Towards Blockchains for Architectural Design

Dounas, T. Lombardi, D. Jabi, W.

Robert Gordon University

Xian Jiaotong – Liverpool university

Cardiff University


We present a Blockchain collaboration mechanism on optimisation problems between distributed participants who work with building information modelling tools. The blockchain mechanism is capable of executing smart contracts, acting as a reward mechanism of independent designers attempting to collaborate or compete on optimising a design performance problem. Earlier work has described the potential integration through different levels of Computer Aided Design and Blockchain. We present an expanded version of that integration and we showcase how a team can collaboratively and competitively work, using BIM tools, through the blockchain. The original contribution of the paper is the use of the design optimisation performance as a consensus mechanism for block writing in blockchains. To accomplish that we introduce mechanisms for BIM to Blockchain Integration but also describe a special category of blockchains for architectural design and the built environment. The paper concludes with an analysis of the relationship between trust and values as encapsulated in the blockchain and how these could affect the design collaboration. 

Keywords: Blockchain, BIM, agent, collaboration, competition


The paper investigates collaboration and competition in architectural design, using a model where agents are competing to create the optimum design for a given design problem, where each optimum found in the design space is used to synchronise all other agents to that solution, before the computation begins anew. In the first section of the paper, we discuss issues of collaboration in BIM, trust, versioning, the notion of truth and finally performance in Building information Modeling. In the next section, we examine the Ethereum (ETH) Blockchain as a generic Turing machine, where smart contracts and transactions change its collective decentralized state. We also discuss previous work we have conducted in CAD-blockchain integration, the concept of Decentralised Autonomous Organisations (DAO) in the blockchain and how they can be used in a design process.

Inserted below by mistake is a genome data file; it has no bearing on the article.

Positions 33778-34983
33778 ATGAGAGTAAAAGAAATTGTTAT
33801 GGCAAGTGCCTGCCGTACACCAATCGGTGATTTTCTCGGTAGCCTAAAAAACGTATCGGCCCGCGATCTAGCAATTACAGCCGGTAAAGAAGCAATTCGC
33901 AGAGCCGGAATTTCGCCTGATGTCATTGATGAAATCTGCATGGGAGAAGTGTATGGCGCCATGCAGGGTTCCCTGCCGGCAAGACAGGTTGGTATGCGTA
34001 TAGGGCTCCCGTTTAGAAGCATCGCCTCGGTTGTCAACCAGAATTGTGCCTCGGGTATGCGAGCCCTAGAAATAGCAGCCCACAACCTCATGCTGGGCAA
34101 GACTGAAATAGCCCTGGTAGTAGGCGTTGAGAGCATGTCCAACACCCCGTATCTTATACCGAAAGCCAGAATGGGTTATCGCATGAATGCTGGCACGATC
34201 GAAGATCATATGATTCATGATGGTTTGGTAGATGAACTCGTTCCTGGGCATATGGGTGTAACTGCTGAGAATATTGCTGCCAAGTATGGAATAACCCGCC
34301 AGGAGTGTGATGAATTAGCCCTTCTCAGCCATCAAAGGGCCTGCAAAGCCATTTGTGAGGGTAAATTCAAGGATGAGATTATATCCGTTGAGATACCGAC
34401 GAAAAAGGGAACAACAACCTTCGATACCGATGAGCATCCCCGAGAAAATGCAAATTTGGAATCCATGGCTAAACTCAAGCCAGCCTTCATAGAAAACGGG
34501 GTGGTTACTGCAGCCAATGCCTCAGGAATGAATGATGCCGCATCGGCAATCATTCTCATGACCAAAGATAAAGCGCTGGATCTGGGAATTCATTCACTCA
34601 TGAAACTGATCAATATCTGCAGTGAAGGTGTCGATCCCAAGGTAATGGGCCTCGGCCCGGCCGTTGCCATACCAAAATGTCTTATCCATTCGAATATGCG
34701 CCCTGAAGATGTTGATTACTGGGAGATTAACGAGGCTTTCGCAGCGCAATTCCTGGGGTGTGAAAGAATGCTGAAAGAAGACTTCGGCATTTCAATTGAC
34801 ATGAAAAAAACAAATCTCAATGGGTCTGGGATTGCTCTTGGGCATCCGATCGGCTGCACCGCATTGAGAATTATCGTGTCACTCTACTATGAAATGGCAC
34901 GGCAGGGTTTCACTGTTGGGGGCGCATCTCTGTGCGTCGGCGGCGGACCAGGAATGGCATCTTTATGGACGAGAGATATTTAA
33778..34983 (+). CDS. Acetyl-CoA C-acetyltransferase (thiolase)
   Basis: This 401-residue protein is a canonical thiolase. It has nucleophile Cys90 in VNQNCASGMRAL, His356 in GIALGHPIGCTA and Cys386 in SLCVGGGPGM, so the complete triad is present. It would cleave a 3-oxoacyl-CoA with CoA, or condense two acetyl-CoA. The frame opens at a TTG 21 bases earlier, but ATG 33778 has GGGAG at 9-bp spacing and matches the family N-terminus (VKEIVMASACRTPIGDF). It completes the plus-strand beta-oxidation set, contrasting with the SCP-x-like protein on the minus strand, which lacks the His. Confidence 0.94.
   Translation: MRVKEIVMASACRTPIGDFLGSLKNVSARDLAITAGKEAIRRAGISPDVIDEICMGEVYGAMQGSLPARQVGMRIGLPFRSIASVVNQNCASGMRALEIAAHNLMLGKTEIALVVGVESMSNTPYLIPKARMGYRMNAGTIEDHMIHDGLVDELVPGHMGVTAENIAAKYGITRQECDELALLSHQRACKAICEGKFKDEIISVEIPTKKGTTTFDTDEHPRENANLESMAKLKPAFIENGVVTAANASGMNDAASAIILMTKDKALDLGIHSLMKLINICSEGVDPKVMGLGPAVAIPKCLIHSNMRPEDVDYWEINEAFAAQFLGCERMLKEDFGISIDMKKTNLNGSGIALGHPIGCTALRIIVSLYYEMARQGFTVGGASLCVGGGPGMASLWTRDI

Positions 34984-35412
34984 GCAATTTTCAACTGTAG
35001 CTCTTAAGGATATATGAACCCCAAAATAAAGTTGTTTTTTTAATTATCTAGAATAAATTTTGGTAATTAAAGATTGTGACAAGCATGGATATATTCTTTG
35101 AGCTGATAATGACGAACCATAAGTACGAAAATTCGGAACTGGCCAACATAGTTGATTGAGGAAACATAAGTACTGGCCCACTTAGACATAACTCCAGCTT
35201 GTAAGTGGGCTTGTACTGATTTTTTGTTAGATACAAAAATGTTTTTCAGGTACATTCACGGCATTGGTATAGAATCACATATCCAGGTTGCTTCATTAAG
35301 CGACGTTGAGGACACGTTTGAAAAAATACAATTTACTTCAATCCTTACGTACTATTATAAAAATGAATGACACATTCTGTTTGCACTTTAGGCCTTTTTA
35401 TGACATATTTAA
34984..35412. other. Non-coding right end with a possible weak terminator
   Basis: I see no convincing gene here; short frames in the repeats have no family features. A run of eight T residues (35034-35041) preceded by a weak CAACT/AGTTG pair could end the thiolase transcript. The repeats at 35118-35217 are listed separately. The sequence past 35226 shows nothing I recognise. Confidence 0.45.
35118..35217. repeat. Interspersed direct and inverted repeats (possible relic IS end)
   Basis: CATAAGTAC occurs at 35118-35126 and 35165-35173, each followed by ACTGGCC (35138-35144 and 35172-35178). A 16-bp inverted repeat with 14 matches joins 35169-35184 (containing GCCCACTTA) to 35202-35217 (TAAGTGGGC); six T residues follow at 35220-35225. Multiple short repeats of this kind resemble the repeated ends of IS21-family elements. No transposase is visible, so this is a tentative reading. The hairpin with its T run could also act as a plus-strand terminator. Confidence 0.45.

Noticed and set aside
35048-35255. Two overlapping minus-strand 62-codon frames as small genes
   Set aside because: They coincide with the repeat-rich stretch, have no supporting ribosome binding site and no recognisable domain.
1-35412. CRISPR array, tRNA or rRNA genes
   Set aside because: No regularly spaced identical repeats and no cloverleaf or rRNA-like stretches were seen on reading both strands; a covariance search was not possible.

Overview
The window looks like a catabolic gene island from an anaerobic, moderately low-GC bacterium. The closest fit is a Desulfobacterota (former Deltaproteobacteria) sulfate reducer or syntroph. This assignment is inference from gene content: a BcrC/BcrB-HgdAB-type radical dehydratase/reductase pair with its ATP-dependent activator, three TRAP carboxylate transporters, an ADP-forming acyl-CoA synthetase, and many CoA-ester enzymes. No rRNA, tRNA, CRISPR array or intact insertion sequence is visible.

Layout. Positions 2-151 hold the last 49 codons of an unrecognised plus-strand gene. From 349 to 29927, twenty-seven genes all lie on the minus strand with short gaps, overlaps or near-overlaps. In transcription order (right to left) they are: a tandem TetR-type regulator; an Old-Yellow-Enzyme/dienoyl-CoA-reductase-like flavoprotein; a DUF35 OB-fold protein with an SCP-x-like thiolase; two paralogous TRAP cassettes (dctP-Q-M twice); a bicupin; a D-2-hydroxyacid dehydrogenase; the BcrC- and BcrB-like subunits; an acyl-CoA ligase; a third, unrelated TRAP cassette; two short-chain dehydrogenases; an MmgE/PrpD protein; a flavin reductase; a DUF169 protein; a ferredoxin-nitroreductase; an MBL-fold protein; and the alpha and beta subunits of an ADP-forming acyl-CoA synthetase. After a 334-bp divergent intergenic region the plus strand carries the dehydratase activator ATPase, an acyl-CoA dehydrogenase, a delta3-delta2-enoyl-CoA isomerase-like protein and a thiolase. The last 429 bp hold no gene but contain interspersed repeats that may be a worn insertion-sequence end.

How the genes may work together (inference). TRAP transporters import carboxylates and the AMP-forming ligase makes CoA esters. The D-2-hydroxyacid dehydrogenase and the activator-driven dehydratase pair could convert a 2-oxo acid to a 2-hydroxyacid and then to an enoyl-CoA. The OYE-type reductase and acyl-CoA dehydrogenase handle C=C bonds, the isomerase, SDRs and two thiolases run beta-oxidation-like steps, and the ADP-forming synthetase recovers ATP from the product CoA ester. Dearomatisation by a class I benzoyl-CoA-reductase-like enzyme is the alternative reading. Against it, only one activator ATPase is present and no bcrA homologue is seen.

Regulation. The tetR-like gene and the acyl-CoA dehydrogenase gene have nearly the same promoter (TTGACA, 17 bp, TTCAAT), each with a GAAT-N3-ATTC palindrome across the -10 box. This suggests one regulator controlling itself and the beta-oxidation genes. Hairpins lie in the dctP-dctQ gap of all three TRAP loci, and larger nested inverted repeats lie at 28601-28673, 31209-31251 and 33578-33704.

We then develop the case for competitive collaboration. In relation to the Ethereum (ETH)blockchain, we discuss the notion of truth and the mechanism for consensus in the ETH blockchain, and the mechanism with which the Ethereum Virtual Machine (EVM) reaches consensus. We then argue for the application of competitive collaboration in BIM processes through smart contracts running on the EVM. We present the design optimization problem we use as a case study, the Interplanetary filesystem and how our prototype uses the blockchain to reach consensus among competitive and collaborative agents. The paper then ends with a discussion on our findings, limitations, and future work. 

Collaboration in Building Information Modeling 

Building information modeling tools are digital tools that manage a virtual representation of a physical facility, from inception to operations. They are used by the full gamut of the AEC industry and are at the moment the prevalent mode of collaboration. One characteristic that BIM tools frequently rely on is that of trusted collaboration, as every agent in the AEC team, from the client to the architect to the consulting engineers has access to the central  BIM model.